Grocery lists; it’s awkward juggling a list (paper or on phone), a trolley, and getting things off the shelf.

Music: Remote both for music off the phone, and for a home setup with iTunes and AirPlay. You can also load some music on to the watch, leave your phone, and use Bluetooth headphones to listen.

Maps; I’m often wandering around the city and need to just orient myself.

Weather: a quick check of the radar.

Fitness; they covered that stuff pretty well already.

An app I want: a “schedule app” for photo shoots. Integrates locations, alerts for time to move on, GPS directions to next location, etc.

There’s more… but I’ll stop there for now.

Learning music

I learned the piano as a kid, then forgot. Taught myself some hacked-at bass, guitar and singing as a teenager. Now, many years on, I’m rather rusty at all of the above.
Add to this that my kids are at the age where I’m keen for them to get into music… and that means I’m investigating how to imbue them with a love for not just listening, but also creating.

So… some ideas and resources. Hope they’re a good starting point.

Guitar Hero/Rock Band. I’ve had this for years now. I didn’t play an enormous amount, but the drumming I did do helped me with my rhythm no end. The kids have played it a little on beginner mode, where they just have to hit the guitar’s “strum” button in time. Rock Band 3 came out after I’d lost a bit of interest, it allows you to use some real instruments.

Rocksmith. Virtual guitar game à la Guitar Hero, but using a real guitar.

Synthesia. Again, like Guitar Hero, but for piano using a MIDI keyboard. (Also HDPiano which has a video of the hands playing.)

Musiah. Found this while looking around for self-taught piano options. It’s a computer program that uses a keyboard/piano hooked up via MIDI and claims to be a “virtual piano teacher.”

Wolfie and TonaraiPad apps for piano. Interactive sheet music, listens and grades.

musictheory.net and Tenuto. Music theory.

Getting White Balance right in camera

One method to speed up your colour-correction after a shoot is to get white balance right in camera.

Here’s how I’ve been doing it over the past few months:

Pop the camera into Liveview, ensure your exposure is correct, then hit the WB button and the menu comes up on the LCD. Set it to Kelvin, and then use the other dial to quickly scroll through the temperature settings until you’re happy. Done!

I often end up in the 3400-4000K range for weird mixes of light, but I knew that already from my post-processing in Lightroom.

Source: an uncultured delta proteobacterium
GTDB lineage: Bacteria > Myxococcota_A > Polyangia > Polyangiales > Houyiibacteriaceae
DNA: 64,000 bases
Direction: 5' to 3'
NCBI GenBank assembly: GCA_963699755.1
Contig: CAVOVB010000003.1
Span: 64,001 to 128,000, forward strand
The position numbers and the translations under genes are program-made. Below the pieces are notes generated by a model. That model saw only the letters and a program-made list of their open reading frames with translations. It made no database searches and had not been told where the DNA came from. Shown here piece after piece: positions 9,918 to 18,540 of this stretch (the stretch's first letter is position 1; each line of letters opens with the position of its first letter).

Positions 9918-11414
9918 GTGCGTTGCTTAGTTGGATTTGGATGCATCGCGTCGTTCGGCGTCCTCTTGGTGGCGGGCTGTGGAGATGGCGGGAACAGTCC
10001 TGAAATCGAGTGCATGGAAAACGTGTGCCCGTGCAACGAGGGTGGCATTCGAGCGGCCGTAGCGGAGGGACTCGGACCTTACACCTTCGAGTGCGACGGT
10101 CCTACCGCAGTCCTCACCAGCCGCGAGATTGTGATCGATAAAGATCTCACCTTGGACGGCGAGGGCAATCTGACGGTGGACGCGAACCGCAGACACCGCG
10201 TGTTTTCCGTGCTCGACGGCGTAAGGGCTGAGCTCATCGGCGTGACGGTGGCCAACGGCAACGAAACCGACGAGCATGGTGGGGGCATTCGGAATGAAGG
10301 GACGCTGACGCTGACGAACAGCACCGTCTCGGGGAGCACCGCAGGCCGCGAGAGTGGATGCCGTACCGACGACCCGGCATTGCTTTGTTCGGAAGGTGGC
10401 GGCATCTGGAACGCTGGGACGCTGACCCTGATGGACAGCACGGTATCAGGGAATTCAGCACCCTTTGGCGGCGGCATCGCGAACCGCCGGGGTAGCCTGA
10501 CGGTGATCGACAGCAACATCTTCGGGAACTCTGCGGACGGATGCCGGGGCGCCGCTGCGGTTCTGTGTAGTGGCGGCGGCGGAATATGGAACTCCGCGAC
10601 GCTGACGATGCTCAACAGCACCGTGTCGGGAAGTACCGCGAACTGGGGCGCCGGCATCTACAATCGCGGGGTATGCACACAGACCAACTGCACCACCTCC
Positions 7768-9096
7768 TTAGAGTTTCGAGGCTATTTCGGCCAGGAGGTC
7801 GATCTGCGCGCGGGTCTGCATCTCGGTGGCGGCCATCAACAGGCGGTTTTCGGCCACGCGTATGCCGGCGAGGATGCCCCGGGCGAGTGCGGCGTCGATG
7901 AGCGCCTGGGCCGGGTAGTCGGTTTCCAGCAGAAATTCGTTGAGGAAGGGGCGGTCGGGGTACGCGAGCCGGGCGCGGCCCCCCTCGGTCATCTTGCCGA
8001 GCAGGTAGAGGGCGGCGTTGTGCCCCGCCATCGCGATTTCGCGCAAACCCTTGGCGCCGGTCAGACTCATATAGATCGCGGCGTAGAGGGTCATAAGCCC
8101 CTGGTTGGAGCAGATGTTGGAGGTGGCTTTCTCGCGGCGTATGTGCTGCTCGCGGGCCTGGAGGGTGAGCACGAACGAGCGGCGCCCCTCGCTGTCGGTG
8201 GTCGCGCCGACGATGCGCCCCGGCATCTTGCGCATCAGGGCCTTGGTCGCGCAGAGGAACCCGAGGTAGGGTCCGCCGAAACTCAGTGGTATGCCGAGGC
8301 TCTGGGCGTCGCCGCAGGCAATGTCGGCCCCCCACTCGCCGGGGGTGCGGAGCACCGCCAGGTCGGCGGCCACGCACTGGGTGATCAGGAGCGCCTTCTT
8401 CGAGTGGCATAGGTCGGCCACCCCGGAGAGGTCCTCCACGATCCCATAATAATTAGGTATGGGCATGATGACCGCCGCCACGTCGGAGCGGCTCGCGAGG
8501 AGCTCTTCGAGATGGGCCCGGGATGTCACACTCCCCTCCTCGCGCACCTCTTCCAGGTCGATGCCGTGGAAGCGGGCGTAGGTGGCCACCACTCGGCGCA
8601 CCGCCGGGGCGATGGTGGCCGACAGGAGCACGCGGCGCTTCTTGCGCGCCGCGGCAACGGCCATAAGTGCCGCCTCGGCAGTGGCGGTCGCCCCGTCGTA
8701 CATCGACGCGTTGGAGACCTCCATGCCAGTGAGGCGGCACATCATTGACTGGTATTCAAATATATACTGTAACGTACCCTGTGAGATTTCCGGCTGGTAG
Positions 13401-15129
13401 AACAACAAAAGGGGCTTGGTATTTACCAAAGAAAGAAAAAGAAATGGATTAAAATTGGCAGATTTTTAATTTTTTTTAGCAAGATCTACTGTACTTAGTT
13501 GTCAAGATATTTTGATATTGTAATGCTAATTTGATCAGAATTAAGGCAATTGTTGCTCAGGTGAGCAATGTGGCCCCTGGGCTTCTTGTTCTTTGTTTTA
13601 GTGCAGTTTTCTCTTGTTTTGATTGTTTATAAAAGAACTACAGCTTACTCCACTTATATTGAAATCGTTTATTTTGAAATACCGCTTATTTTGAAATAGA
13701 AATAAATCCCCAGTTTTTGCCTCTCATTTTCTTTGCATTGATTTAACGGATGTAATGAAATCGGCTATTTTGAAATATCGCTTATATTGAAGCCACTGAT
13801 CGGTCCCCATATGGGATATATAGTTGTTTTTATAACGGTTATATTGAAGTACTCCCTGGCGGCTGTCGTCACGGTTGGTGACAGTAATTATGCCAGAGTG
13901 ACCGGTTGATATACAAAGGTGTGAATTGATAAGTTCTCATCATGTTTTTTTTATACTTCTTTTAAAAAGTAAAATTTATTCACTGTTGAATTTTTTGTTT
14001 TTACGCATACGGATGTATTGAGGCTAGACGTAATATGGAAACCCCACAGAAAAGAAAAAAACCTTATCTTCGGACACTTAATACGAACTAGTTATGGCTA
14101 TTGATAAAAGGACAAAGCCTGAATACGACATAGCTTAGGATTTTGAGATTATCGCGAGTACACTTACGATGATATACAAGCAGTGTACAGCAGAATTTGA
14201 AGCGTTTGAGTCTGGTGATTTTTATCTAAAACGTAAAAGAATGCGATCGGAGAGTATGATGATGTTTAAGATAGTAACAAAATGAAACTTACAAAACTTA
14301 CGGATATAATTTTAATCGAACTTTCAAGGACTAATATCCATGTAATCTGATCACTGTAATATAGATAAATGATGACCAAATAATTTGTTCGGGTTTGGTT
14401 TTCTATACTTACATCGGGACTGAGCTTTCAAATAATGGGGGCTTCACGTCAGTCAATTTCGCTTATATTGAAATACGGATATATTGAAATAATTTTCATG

Caveat: This doesn’t work so well for very green sources like fluoros. You could go in and set the WB offset in the menu, but then you may as well just go and do a custom white balance.

This is obviously an ‘eyeball’ method, and so is not really useful if you need a ‘technically correct’ white balance. But in many genres (weddings, portraits, etc), apleasing white balance is preferable to a technically correct one, and this method lets you set just that – a pleasing white balance.

(Credit to Jonathan Dear who uses Liveview to set his exposure, which inspired this method.)

The Best (Is Yet To Come)

There’s been an article making the rounds about how ensuring you get “The Best” option when acquiring “things” results in an implicit trust in them… which is liberating. The “Best” in this context is not necessarily the most expensive; but the best designed, the most fit for purpose.

 “The Best Should Result in Less” builds on this by adding two points; this is not a decision made so you look good to others, and this actually results in fewer purchases over time.

This has stuck with me as I’ve recently been thinking about consumerism; and indeed being accused of engaging in it myself, since I’m usually among to first to jump on a new iDevice or DSLR camera.

I want to postulate that when it comes to technology, The Best Is Yet To Come. The “best” phone or computer now, will not be the best in two years time. Not only because technology itself evolves, but the uses we have for such devices evolve alongside them and our expectations are raised accordingly.

Geeks are the frontrunners for these new uses (think iTunes Match, AppleTV, photo retouching), which will trickle down into general society only after a few years, so we’re acutely sensitive of the capabilities of new technology over and beyond the previous generation.

So my attitude to acquiring technology is this; purchase when newly released, extract maximum usage and then when it is clearly superseded (which is now two product cycles for computers and phones, and one for pro-level DSLRs) upgrade immediately and sell the older tech while it still has maximum resale value.

(For instance, the iPhone 5. I upgraded fairly close to launch day from a 4 (not 4S), so I was out of contract. I have to stick on the same plan for my usage, so it was a no brainer when I could still sell the 4 for $300. So I was actually ahead on that one.

Ditto for the Canon 5D3. I bought some of the first stock into the country, and was able to sell the 5D2, which had been heavily used, for only $200 less than they cost *new* just 3 months later.

And I don’t buy new tech just for the sake of it. I still have the same LCD TV I bought refurbished 6 years ago. As to ovens, microwaves, washing machines who could only be loosely be considered “technology” anymore… if a company would actually design one with an accessible user interface; I’ll be first in line. Until then, only when they die. :)